“The calling was very clear, and I knew it was from God,” he said. “I was terrified about it because I wanted the life of adventure and fun, to have a family, get married and help people.”
Despite the intensity of the calling, Diego Flores-Alvarez said that he decided to ignore the pursuit at the time and instead attended Emory University in the fall of 2010. However, as time went on, he found himself stressed in what he deemed a “life crisis.”
“At the end of my freshman year I was in my bed thinking about life and where I was supposed to be and started crying a lot and told my brother about how I was feeling,” he said. “He told me that if you do what God wants you to do in life, you’re going to be happy, so that was my turning point.”
Originally from Guadalajara, Mexico, Diego Flores-Alvarez grew up in Roswell, Ga. He was raised Catholic and attended Pinecrest Academy, a Catholic private school, for grades K-12 in Cumming, Ga. After he decided to follow the calling that he said he felt, Diego Flores-Alvarez completed his sophomore year in 2012 and left Emory for Connecticut.
Four years later, he received an associate degree in liberal arts from Legion of Christ College of Humanities and then moved to Rome where he was planning on spending eight years, but later realized priesthood was not for him. He started to feel “stressed” and “tense,” and returned to Emory January 2017. He is now a Resident Advisor (RA) in Longstreet-Means Hall, studying consulting at the Goizueta Business School.
His twin brother and roommate at the time of this “turning point,” Santiago Flores-Alvarez (14C), was supportive of Diego Flores-Alvarez’s decision to follow his path to priesthood.
“I knew it would be a big change, but I was proud that he was willing to do what he believed God was calling him to,” Santiago Flores-Alvarez said. “You don’t see that very often, and it was pretty cool that he was willing to give it a shot.”
Diego Flores-Alvarez said that all of his peers were supportive of his decision to explore a different path in life just as his brother had been. He also said that professors, coaches and other faculty surprised him with support for his decision including Professor of Pedagogy and Program Director of the Italian Studies Program Judi Raggi Moore.
“Life at best is a quest to which we are all equally called. Where we differentiate amongst ourselves is how we face this quest,” Moore said. “Diego’s personal quest even at this young stage of his life is already so rich and deep.”
When he arrived at the Legion of Christ College of the Humanities, he was “in shock,” Diego Flores-Alvarez said.
“ I never imagined there would be a seminary of 100 guys my age who were cool, funny and outgoing,” Diego Flores-Alvarez said. “It was like the ultimate fraternity since it is something really deep that bonds you.”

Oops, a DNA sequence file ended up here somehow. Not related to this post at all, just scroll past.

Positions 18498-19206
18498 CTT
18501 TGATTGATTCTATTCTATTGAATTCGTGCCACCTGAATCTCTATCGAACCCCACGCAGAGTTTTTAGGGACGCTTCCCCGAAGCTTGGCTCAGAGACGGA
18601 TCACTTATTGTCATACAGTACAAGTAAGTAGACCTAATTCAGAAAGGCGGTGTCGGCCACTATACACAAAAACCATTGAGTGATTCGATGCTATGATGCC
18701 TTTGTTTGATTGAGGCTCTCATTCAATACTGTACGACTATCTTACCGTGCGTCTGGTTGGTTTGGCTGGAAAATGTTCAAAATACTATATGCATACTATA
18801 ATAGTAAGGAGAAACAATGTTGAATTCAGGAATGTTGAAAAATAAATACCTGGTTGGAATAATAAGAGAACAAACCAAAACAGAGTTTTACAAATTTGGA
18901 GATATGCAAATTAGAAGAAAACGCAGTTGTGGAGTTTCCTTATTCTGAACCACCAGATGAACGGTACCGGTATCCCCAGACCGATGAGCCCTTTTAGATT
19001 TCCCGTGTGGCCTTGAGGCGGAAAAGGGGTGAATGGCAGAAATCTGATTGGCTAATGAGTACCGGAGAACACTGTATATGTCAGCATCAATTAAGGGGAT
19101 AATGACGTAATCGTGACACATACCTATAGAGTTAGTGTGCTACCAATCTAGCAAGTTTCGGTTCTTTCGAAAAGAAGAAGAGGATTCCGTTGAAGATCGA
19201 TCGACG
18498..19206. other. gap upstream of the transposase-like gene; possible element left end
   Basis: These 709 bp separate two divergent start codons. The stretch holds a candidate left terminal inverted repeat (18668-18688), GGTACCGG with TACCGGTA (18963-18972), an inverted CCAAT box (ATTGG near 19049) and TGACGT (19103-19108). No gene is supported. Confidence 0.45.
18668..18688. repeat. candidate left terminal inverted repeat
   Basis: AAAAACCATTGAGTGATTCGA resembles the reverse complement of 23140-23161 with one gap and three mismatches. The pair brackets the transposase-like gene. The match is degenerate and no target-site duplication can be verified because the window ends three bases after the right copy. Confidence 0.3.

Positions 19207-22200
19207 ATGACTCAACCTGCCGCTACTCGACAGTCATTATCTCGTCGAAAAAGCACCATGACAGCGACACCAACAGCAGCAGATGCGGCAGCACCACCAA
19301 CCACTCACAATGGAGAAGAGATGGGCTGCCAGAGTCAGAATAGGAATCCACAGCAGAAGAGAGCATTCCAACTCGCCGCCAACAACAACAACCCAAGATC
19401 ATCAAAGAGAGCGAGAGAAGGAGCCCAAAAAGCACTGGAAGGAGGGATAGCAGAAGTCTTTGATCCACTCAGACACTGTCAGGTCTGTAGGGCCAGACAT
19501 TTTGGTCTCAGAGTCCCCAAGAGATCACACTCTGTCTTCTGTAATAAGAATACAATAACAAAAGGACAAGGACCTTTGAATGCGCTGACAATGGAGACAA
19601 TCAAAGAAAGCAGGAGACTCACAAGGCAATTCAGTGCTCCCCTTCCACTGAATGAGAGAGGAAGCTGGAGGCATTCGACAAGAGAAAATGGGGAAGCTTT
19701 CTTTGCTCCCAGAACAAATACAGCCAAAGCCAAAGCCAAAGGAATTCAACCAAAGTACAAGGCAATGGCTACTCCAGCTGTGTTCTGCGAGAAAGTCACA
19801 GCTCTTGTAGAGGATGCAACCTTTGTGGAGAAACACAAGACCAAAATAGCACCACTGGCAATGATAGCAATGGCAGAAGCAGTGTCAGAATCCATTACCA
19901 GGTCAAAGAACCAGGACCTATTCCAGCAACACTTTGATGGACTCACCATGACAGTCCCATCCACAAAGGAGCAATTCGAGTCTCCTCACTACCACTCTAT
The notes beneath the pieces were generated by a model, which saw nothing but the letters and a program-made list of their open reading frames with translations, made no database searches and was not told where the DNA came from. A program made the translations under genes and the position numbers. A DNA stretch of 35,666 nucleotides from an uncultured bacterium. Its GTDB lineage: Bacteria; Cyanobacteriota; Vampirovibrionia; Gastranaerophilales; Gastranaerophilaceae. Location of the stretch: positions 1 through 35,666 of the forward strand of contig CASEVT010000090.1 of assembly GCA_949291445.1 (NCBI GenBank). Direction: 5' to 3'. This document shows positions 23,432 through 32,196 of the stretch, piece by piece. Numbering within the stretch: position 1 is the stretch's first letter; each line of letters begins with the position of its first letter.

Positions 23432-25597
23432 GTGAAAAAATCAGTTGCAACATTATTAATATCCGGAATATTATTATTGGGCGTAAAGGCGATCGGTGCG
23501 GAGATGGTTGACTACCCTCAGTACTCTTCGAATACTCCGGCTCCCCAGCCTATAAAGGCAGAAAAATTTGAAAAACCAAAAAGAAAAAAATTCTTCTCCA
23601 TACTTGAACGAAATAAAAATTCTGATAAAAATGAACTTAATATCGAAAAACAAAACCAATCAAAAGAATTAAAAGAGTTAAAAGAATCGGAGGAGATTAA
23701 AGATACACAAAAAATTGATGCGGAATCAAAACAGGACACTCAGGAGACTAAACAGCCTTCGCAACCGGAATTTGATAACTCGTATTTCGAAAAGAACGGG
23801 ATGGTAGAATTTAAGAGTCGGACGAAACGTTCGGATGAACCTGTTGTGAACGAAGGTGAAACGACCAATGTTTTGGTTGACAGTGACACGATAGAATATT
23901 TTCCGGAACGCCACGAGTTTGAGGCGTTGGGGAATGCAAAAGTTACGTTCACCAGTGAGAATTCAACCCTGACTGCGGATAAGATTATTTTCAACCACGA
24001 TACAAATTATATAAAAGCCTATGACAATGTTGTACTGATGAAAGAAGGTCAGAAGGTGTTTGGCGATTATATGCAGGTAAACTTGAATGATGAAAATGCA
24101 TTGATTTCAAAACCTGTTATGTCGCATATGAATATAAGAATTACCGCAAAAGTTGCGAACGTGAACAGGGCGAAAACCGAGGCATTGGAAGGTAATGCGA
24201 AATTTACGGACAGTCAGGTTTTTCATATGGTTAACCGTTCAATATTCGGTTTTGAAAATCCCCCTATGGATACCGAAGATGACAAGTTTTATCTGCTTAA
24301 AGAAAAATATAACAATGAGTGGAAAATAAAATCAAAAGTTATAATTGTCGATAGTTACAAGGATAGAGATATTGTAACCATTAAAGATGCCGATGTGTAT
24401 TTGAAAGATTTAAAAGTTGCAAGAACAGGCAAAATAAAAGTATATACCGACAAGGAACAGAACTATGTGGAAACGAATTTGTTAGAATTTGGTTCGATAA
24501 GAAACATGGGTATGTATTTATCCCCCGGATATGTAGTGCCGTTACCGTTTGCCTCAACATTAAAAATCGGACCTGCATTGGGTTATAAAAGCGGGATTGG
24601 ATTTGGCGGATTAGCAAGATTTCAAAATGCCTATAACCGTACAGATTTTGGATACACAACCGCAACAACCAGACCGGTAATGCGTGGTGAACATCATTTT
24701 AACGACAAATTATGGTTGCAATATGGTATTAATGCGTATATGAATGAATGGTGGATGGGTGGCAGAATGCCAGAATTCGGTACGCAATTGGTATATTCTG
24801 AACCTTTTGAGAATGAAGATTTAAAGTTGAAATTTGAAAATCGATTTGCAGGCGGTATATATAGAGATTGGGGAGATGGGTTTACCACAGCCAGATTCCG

Even though Diego Flores-Alvarez said that he figured out priesthood was not his path, he said it was an experience he was thankful for, especially since it gave him a new perspective on seeing the dignity in others as sons and daughters of God.
Similarly, Santiago Flores-Alvarez said that this exploration was beneficial for his brother’s academic and personal career.
“I think Diego made an awesome decision in pursuing his path,” Santiago Flores-Alvarez said. “I don’t think a decision to follow what you’re passionate about and what God is calling you to do will ever end up being a bad decision.”
With the help of his mentors and peers in Rome, Diego Flores-Alvarez decided to come back to Emory. He contacted Director of Admissions for the BBA Program Jessica Lowy and found that she was excited to have him back on campus.
“I was thrilled to hear from Diego last October regarding a desire to return to Goizueta,” Lowy said. “He’s taken on various academic and extracurricular pursuits, including returning to Italy to pursue Italian Studies coursework and serving as [an RA].”
In terms of involvement with the Catholic community at Emory, Diego Flores-Alvarez said that he wishes to strengthen the Catholic Student Union as he currently serves as the vice president of the club.
“I think the community needs some restrengthening,” he said. “Every religion needs fellowship just to support one another, so that is definitely the goal.”
For Diego Flores-Alvarez, the idea of a supportive community is one that he said he hopes to expand to his career pursuits in the business school.
“At the end of the day, I think I’m called to take all that I’ve learned and apply it to the company I’m in,” he said. “I want to create more spiritual leadership in the society I’m in — the business world could use some of that.”